Blackstone's pending $4 billion initial public offering may be tempting for individual investors, but shareholders beware: the firm's growth will be tough to maintain, and its business difficult to grasp, IPO analysts said Friday.
Blackstone, a New York-based private investment fund and advisory firm, filed on Thursday to take around 10% of itself public. The filing was a landmark event, as Blackstone is the only major U.S. private equity firm to offer a piece of its general partnership to the public.
The offering will allow both financial institutions and individual investors in the U.S. a piece of the Blackstone Holdings IPO, with a New York Stock Exchange listing planned to come in the next 80 days, sources close to the process say.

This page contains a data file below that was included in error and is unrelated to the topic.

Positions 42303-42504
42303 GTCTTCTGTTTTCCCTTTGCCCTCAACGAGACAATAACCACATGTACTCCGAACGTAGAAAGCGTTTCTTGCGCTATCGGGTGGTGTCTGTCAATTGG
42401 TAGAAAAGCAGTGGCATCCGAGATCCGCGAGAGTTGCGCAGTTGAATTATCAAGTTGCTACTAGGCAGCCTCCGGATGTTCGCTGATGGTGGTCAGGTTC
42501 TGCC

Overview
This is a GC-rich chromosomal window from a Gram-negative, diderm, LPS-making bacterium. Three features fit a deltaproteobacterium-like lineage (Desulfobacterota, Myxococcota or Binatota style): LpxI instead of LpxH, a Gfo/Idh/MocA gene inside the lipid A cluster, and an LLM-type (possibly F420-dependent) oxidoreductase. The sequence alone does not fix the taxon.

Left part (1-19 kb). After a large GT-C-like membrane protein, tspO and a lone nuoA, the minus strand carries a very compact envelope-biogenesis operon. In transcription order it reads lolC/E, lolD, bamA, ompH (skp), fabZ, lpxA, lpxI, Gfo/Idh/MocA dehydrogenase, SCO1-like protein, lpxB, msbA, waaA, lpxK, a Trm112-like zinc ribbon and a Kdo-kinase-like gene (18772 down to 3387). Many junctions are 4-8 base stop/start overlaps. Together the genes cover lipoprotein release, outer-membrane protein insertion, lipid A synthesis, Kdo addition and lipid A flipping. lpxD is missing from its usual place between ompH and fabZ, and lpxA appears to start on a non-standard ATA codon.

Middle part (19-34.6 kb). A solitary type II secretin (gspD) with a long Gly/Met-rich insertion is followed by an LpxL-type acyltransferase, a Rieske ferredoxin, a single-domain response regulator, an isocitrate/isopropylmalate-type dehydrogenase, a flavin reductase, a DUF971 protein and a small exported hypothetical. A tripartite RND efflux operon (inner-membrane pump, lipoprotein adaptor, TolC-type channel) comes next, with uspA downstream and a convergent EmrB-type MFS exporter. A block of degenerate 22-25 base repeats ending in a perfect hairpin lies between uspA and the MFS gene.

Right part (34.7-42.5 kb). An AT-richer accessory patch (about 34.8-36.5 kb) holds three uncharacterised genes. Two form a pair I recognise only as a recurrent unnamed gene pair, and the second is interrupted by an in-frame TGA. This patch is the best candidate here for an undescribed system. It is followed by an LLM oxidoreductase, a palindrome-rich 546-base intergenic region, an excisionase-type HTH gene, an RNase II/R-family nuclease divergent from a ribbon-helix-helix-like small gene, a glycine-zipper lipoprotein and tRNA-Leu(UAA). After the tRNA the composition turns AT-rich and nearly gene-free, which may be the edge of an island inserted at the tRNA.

That differs from other offerings issued by such U.S. private equity firms as Kohlberg Kravis Roberts and Apollo Management, which listed public overseas that were limited to certain investors.
Thanks to a few huge Blackstone deals -- the $23 billion buyout of Equity Office Properties Trust among them -- and a thriving private equity climate seizing headlines, individual investors are likely to clamor for Blackstone shares.
Room for Caution
Yet some analysts cautioned that although the firm's success is tough to dispute, the ability to maintain its sky-rocketing growth is less clear.